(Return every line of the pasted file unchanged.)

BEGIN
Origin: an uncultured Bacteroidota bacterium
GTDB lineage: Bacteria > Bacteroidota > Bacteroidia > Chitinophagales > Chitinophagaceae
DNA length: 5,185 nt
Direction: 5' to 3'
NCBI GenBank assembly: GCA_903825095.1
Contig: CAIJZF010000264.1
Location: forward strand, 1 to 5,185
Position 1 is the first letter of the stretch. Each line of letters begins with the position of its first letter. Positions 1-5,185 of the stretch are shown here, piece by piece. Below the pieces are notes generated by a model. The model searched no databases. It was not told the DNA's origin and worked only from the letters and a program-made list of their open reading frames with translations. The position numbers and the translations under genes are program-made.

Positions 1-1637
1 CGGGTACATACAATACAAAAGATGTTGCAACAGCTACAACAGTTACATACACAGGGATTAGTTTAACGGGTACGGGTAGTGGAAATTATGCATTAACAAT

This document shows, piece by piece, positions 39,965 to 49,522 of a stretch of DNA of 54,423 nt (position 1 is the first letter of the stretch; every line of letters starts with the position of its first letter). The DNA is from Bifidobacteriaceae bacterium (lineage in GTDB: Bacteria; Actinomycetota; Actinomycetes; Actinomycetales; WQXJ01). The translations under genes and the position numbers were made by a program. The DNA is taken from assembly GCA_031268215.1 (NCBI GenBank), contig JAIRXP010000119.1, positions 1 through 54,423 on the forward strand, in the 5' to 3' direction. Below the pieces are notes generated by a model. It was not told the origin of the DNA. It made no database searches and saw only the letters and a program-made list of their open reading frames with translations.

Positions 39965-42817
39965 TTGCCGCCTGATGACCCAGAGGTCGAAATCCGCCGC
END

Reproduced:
Origin: an uncultured Bacteroidota bacterium
GTDB lineage: Bacteria > Bacteroidota > Bacteroidia > Chitinophagales > Chitinophagaceae
DNA length: 5,185 nt
Direction: 5' to 3'
NCBI GenBank assembly: GCA_903825095.1
Contig: CAIJZF010000264.1
Location: forward strand, 1 to 5,185
Position 1 is the first letter of the stretch. Each line of letters begins with the position of its first letter. Positions 1-5,185 of the stretch are shown here, piece by piece. Below the pieces are notes generated by a model. The model searched no databases. It was not told the DNA's origin and worked only from the letters and a program-made list of their open reading frames with translations. The position numbers and the translations under genes are program-made.

Positions 1-1637
1 CGGGTACATACAATACAAAAGATGTTGCAACAGCTACAACAGTTACATACACAGGGATTAGTTTAACGGGTACGGGTAGTGGAAATTATGCATTAACAAT

This document shows, piece by piece, positions 39,965 to 49,522 of a stretch of DNA of 54,423 nt (position 1 is the first letter of the stretch; every line of letters starts with the position of its first letter). The DNA is from Bifidobacteriaceae bacterium (lineage in GTDB: Bacteria; Actinomycetota; Actinomycetes; Actinomycetales; WQXJ01). The translations under genes and the position numbers were made by a program. The DNA is taken from assembly GCA_031268215.1 (NCBI GenBank), contig JAIRXP010000119.1, positions 1 through 54,423 on the forward strand, in the 5' to 3' direction. Below the pieces are notes generated by a model. It was not told the origin of the DNA. It made no database searches and saw only the letters and a program-made list of their open reading frames with translations.

Positions 39965-42817
39965 TTGCCGCCTGATGACCCAGAGGTCGAAATCCGCCGC